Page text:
Strandings

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Why do whales strand?

Whale strandings are complex events that involve various causes – anything from disease to extreme weather.

A stranded whale might be old or infested with parasites. It could have been poisoned by natural toxins or have had problems with giving birth.

Coastlines may play a part in whale strandings. Whales chasing prey near shallow sloping beaches can strand. They can also be trapped by receding tides. Some people have suggested that abnormalities in the Earth’s magnetic field may also cause strandings.

Human-made noise and pollution, accidents involving boats, and entanglements with fishing gear add to whales’ mortality rate

At the exhibition

Introduce students to this section about the reasons for whale strandings and human responses to them. Get the students to explore the immediate area then discuss the following questions and topics.

Questions for 5 to 10 year olds

  • How do whale strandings make you feel?
  • Are there any images in this area that you like or dislike? Why is that?
  • Why do whales strand?

Questions for 10 years old and over

  • How do whale strandings make you feel?
  • Are there any images in this area that you like or dislike? Why?
  • Why do whales strand?
  • Can you think of any other reasons for strandings?
  • If you were on a beach and a whale stranded, what would you do?
  • Find the Stranding Innovation Pontoon. Can you think of a way to save a  stranded whale?
  • In what ways can pollution affect whale strandings?
  • How might fishing have an impact on strandings?
  • Should we save stranded whales?

Teachers notes:

Strandings can have a strong emotional effect on communities, impelling people to come together to try to rescue the whales.

Whales strand for many different reasons – parasites, pollution, disease, disorientation, accidents with boats, and entanglements with fishing gear. Even coastlines may play a part in strandings – whales chasing prey near shallow sloping beaches can become trapped by receding tides.

Once stranded, whales suffer internal damage and overheating, and deteriorate rapidly. Because of their size, they can be difficult and dangerous to refloat.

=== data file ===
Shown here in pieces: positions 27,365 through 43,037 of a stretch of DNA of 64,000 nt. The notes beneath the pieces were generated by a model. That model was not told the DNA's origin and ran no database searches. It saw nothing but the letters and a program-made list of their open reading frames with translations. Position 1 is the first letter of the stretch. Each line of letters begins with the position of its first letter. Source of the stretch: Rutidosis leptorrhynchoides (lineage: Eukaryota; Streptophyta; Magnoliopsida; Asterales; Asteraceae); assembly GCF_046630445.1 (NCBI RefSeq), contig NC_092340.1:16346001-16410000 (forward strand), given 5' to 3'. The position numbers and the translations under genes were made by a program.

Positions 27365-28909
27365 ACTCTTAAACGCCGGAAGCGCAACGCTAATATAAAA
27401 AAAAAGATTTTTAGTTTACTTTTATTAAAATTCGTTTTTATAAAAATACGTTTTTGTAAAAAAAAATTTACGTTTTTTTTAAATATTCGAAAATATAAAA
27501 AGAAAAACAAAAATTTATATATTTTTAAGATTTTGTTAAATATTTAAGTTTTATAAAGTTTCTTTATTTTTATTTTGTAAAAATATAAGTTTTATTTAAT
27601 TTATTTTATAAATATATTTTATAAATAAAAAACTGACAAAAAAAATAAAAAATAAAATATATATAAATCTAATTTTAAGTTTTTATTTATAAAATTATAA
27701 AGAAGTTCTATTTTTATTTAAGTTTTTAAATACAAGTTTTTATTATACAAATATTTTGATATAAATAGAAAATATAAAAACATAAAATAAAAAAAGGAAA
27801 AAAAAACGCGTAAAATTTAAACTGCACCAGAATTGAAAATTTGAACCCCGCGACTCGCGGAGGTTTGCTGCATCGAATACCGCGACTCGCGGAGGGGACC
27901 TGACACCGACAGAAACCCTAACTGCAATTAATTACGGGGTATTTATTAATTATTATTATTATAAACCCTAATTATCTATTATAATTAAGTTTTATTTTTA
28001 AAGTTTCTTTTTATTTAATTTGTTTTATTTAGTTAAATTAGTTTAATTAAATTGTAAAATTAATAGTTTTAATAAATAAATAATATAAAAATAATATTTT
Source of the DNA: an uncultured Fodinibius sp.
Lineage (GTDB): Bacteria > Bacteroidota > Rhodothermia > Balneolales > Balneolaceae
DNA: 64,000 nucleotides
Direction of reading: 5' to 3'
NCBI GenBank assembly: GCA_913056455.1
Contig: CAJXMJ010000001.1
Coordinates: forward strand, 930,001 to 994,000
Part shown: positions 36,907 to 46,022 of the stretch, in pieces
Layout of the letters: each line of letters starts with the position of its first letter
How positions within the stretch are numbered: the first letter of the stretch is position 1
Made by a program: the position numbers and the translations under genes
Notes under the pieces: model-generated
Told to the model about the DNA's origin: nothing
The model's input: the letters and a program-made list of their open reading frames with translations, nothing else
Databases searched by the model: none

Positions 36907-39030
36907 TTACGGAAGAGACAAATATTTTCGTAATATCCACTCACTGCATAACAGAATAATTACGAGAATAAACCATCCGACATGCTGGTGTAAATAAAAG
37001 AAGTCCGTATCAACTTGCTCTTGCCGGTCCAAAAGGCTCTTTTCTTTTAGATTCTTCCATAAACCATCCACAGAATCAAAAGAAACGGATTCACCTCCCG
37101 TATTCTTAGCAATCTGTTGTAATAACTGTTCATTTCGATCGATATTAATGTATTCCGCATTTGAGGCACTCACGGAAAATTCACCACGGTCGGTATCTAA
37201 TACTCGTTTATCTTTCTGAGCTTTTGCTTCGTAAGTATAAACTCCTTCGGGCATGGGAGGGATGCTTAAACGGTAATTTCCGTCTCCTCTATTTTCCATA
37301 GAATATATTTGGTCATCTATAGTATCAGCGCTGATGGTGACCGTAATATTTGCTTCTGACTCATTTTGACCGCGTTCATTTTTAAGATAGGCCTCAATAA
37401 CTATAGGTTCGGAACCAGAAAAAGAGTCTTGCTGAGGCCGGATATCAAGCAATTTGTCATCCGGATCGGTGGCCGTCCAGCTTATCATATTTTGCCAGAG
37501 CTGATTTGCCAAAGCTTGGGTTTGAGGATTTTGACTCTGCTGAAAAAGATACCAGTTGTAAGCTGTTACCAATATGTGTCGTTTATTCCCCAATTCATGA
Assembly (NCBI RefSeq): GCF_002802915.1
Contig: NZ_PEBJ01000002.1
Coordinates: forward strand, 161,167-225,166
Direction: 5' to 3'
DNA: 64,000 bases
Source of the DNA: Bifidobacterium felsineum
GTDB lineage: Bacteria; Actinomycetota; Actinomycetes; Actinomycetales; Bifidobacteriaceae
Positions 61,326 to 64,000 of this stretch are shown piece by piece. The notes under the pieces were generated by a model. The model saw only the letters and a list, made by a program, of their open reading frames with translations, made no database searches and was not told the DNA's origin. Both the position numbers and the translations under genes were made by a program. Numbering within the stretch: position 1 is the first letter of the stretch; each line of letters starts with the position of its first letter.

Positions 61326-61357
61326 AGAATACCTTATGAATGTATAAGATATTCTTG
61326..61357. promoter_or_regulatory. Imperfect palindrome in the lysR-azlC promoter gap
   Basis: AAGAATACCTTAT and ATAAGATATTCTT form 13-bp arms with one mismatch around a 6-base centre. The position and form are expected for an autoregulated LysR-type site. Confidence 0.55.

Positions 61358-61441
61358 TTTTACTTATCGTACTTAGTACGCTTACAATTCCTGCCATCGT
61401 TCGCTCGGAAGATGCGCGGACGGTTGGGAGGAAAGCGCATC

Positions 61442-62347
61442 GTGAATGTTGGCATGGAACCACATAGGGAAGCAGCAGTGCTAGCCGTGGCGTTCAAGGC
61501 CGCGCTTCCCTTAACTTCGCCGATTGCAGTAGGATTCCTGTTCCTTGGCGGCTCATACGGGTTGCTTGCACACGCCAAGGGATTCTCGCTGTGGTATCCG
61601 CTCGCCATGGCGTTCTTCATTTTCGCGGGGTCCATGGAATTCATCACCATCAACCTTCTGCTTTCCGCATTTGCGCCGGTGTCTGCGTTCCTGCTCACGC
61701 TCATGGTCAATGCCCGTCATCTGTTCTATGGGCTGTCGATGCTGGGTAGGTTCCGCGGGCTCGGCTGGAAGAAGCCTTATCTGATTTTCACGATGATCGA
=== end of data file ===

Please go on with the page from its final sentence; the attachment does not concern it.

If refloating isn’t possible, the current thinking is to prevent the whales from suffering further. Humane killing methods have recently been devised for this purpose.


Related classroom activities

Challenge for the students

Create an invention to help stranded whales.

Before visiting the exhibition

Discuss strandings and the known reasons that whales strand.

Discuss the responses of people to whale strandings and how this event makes you feel.

Discuss the requirements of whales when they strand.

Discuss the species that strand and their specific requirements if they strand

Draw up some preliminary ideas for the inventions.

During the visit to the exhibition

Investigate the reasons why whales strand and their requirements when they do.

Investigate the responses that people have had to whale strandings.

Investigate invents used to help whales when they have stranded.

After the visit to the exhibition

Work up the sketches and plans for your invention.

Source the materials and build a scale model of the invention recording the process from the initial ideas right though to the testing of the scale model invention.

Other suggested learning experiences

  • Create an Emergency Response Unit (ERU) at your school, what are the requirements, what are the different rolls that people have to undertake what is some of the equipment that are required?
  • Act out the responses of people to a whale stranding
  • Create a map of the stranding areas in New Zealand marking out species and numbers.